SSMS new versions are full of very interesting features. With SQL Server 2019 arriving, it’s normal that our focus is captured by the new features in the database engine, however, SSMS has also a lot to offer.
Let’s highlight some very interesting features this tool has to offer on its new versions.
Sometimes the configuration of a server and database seems very complex, especially in relation to security.
The vulnerability assessment feature analyses 53 potential problems, identify if the configuration is correct or not and if not, classifies the risk of the problem.
The evaluation can be made for each database and the reports can be saved in JSON format an open again later.
For each potential problem, the report explains the problem and provides the query used to check if the problem is present or not on the database.
The tool also allows us to record the result as a baseline for our environment. By doing so, we take our custom configuration and needs out of the way so they are not reported as vulnerability issues. However, this is the weaker point of the tool: the baselines are stored in a JSON file on the same folder of the vulnerability report. As a result, if you run the report from different client machines you may get different results, ignoring previous baselines that have been saved.
You can read more about this feature on this link
Static Data Masking
GDPR brought a lot of restriction to the way we manage our data. We can’t use the production data to test new versions of our application, for example. The dynamic data masking was a beginning but sometimes we really need to hide the data, create a copy of the database replacing some fields with dummy data. That’s the static data masking.
This new feature allows us to choose which columns we would like to mask, choose a mask function and start the process, which will create a masked backup copy of the database, that we can deliver to a tester team, for example.
Data discovery and classification
In the era of GDPR and other similar laws around the world, it’s becoming more and more important to identify exactly what kind of data we have in our databases, if they are public, confidential, and so on.
The data discovery and classification feature help us with this. First, it tries to automatically identify which fields are sensitive and recommend a classification for them. We can set classifications for the fields recommended and anyone else.
There are two labels we can set for each field: Information type and sensitive level, this last one includes GDPR levels.
Besides that, we can add both labels for any field in the model, even if it hasn’t initially being identified as sensitive.
All the classifications are stored in two system tables: sys_information_type_name and sys_sensitivity_label_name
It’s an interesting feature, the reports seem interesting, but it’s a modeling feature and SSMS lacks a lot of modeling features, even the database diagrams are being deprecated. I’m not sure about how useful a modeling feature will be inside SSMS.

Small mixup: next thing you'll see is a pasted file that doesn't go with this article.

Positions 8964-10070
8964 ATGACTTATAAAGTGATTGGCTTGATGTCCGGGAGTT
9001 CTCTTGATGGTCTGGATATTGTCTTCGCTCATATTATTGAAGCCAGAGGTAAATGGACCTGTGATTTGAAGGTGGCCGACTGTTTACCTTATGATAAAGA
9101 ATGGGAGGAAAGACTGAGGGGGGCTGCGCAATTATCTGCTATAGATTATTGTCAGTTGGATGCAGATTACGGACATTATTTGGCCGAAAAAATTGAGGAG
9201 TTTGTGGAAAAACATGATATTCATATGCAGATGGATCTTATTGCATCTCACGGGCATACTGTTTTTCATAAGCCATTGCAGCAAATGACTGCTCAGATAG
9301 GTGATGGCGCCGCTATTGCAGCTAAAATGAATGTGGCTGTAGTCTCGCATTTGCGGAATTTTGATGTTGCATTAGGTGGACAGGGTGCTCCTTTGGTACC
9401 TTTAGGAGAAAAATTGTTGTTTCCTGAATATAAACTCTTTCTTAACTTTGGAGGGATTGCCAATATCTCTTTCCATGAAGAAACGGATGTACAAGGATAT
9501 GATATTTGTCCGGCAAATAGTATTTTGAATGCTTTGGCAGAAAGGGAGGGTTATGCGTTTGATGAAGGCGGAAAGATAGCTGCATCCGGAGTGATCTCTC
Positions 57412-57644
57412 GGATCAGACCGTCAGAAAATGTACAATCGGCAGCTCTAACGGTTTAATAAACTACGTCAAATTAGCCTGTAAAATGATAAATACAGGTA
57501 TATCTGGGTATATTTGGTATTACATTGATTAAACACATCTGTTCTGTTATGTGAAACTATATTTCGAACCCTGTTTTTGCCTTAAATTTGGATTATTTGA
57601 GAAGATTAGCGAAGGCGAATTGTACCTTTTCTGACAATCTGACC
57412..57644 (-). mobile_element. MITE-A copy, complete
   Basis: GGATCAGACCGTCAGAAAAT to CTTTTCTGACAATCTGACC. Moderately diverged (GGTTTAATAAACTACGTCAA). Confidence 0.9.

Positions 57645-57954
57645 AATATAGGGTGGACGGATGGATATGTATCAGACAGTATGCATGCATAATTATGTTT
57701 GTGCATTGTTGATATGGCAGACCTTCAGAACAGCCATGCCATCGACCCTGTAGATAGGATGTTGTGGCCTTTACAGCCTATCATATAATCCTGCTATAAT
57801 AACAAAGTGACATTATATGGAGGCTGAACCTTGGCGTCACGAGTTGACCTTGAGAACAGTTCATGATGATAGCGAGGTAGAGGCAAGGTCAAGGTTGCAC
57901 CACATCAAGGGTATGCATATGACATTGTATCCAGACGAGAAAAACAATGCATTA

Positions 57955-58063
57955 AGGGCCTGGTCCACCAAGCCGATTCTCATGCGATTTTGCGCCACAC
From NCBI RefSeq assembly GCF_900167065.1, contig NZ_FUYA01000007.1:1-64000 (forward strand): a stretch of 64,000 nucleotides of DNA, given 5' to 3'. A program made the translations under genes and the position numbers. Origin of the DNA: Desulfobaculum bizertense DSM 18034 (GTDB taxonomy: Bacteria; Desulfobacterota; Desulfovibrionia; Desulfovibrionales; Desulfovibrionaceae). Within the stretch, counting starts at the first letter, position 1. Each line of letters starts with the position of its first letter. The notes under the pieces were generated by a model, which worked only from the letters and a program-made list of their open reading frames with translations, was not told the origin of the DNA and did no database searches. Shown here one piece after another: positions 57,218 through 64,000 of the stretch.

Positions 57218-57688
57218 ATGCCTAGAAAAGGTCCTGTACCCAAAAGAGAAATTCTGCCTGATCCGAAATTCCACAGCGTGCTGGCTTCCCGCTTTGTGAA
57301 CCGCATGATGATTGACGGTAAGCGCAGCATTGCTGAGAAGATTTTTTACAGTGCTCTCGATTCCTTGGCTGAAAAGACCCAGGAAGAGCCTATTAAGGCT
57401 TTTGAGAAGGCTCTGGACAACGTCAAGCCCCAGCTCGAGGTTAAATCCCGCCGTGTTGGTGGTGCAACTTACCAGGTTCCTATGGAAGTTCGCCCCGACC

What are your thoughts? Are you using this feature? Let me know what you think about.
You can learn more about this feature on this link.
In my humble opinion, this is the most powerful new feature in SSMS. Every SQL Server version brings many updates on the query optimizer, however, the query optimizer is so powerful that while most of the queries may be improved, some of them may have performance problems. Since SQL Server 2016, a procedure for these situations was established:
- After migrating the database to a new version, keep it on the old compatibility level
- Use query store during a while to create a baseline for query performance
- Change the compatibility level to the new version
- Wait to capture the query executions
- Fix query regressions by forcing old query plans
This feature, also called Query Tunning Assistant, or QTA, help us to execute this process. Mind that this process may take many days or weeks to capture the workload twice, before and after the compatibility model change. This feature creates an upgrade session, recommend the best configuration for query store and follow the workload capture.
The best part is the end of the process: The QTA doesn’t stick only to forcing old query plans, in this case, we could make all the tasks using query store by ourselves. QTA is able to analyze regressed queries and identify many well-known regression problems and suggest the creation of plan guides to solve the problems.
This is way more detailed than we could do by ourselves using the server tools, turning this feature very useful.
Integrated with Azure Data Studio
Azure Data Studio is a new Microsoft tool that allows access not only to SQL Server but to many different data sources either on the cloud or on premises. It’s not clear yet what’s the future relation between SSMS and Azure Data Studio, but now SSMS has the option to open the same connection in Azure Data Studio, moving from one tool to another.
When working with SSMS you are just one click away from opening the same server on Azur Data Studio, right-clicking the connection.
SSMS is a child of Visual Studio, it inherits many visual studio behaviours, including the pattern to work with solution files. Although it’s interesting, DBA’s are not used to solution files, they keep their scripts in .SQL files organized in different folders and that’s it.
Allowing DBA’s to open a folder as a solution makes our lives way easier and help us with the organization of our scripts.